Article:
Laughter: An Essay on the Meaning of the Comic

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Overview

In this great philosophical essay, Henri Bergson explores why people laugh and what laughter means. Written at the turn of the twentieth century, Laughter explores what it is in language that makes a joke funny and what it is in us that makes us laugh.
One of the functions of humor, according to Bergson, is to help us retain our humanity during an age of mechanization. Like other philosophers, novelists, poets, and humorists of his era, Bergson was concerned with the duality of man and machine. His belief in life as a vital impulse, indefinable by reason alone, informs his perception of comedy as the relief we experience upon distancing ourselves from the mechanistic and materialistic. "A situation is always comic," Bergson notes, "if it participates simultaneously in two series of events which are absolutely independent of each other, and if it can be interpreted in two quite different meanings." The philosopher's thought-provoking insights (e.g., "It seems that laughter needs an echo. Our laughter is always the laughter of a group.") keep this work ever-relevant as a thesis on the principles of humor.

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Product Details

  • ISBN-13: 9781604501063
  • Publisher: Arc Manor
  • Publication date: 3/1/2008
  • Edition description: New Edition
  • Pages: 96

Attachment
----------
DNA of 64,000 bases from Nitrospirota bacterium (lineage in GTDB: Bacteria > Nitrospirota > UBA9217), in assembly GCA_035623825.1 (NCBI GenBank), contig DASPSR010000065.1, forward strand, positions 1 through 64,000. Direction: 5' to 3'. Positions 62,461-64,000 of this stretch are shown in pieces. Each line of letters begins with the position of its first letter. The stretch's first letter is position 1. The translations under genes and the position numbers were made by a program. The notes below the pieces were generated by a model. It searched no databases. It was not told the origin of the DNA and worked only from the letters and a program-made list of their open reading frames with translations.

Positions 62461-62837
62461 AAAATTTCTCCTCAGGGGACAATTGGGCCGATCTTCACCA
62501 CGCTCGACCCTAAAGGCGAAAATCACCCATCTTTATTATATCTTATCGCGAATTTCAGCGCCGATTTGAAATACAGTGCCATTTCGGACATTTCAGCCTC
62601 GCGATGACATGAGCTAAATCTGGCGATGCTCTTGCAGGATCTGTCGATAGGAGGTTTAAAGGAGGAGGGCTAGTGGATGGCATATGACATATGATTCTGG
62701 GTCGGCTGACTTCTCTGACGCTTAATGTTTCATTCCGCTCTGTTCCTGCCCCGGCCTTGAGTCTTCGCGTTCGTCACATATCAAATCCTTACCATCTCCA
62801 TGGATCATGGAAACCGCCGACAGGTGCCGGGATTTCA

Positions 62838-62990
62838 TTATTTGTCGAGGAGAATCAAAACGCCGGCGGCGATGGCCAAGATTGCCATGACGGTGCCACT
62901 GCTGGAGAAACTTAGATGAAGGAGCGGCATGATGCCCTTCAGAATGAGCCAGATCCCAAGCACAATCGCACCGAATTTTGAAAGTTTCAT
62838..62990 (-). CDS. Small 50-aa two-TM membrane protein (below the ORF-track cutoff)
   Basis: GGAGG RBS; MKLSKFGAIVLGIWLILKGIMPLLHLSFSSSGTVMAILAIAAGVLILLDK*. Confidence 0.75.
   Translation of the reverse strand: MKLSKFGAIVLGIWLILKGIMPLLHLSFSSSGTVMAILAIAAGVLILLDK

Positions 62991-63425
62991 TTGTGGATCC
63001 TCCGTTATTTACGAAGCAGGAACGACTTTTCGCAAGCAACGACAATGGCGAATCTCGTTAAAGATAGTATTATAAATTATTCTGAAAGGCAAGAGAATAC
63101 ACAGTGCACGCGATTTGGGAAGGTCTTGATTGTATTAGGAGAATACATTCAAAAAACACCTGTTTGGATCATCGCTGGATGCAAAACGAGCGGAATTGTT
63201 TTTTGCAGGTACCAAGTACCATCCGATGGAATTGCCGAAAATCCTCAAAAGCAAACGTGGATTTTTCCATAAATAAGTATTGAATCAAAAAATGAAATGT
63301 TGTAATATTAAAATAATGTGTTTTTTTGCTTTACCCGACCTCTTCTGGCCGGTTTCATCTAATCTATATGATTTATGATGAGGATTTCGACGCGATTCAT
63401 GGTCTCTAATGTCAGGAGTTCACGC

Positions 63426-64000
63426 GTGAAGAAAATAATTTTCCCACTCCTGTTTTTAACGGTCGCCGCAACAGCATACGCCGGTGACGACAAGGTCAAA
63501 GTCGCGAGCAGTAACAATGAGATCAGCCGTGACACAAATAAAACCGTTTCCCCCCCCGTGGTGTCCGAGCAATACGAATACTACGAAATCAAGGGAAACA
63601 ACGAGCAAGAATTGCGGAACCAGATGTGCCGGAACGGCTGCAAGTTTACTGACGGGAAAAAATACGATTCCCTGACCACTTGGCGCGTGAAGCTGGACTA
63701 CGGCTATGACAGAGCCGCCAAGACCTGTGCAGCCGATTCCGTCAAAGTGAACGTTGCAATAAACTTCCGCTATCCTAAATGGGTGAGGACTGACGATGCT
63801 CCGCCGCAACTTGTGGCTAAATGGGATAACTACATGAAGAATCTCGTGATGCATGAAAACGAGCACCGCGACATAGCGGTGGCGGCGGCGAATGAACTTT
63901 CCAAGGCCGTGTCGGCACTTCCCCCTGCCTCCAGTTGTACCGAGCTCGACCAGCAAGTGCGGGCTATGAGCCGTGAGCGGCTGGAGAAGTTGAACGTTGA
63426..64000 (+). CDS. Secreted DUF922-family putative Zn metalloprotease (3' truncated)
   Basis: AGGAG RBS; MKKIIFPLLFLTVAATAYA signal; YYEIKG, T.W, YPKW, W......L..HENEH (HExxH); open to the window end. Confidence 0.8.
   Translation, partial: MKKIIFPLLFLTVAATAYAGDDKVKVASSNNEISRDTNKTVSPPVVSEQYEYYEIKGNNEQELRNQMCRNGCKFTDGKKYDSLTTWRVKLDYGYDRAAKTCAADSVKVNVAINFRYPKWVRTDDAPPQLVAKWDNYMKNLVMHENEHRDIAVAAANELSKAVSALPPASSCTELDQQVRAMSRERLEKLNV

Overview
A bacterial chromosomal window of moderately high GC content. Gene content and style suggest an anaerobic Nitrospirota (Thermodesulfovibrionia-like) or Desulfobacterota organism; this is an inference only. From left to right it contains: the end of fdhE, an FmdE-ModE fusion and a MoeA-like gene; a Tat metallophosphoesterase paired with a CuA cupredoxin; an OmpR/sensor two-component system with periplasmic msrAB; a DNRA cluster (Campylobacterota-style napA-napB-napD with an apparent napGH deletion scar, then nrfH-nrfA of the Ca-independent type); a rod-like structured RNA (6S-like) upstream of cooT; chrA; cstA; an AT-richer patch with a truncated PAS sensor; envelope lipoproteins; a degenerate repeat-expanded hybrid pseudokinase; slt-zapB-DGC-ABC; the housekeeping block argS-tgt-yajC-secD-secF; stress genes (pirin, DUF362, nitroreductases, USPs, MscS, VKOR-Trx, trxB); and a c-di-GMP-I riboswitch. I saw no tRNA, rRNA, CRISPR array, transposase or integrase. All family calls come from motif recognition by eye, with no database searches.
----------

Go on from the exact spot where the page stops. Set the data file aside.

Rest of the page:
• Sales rank: 1,061,020
  • Product dimensions: 6.00 (w) x 9.00 (h) x 0.23 (d)

Meet the Author

Henri-Louis Bergson (18 October 1859 - 4 January 1941) was a major French philosopher, influential especially in the first half of the 20th century. Bergson convinced many thinkers that the processes of immediate experience and intuition are more significant than abstract rationalism and science for understanding reality.
He was awarded the 1927 Nobel Prize in Literature "in recognition of his rich and vitalizing ideas and the brilliant skill with which they have been presented". In 1930, France awarded him its highest honour, the Grand-Croix de la Legion d'honneur.
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Table of Contents

Chapter I The Comic in General—The Comic Element in Forms and Movements—Expansive Force of the Comic
Chapter II The Comic Element in Situations and the Comic Element in Words
Chapter III The Comic in Character

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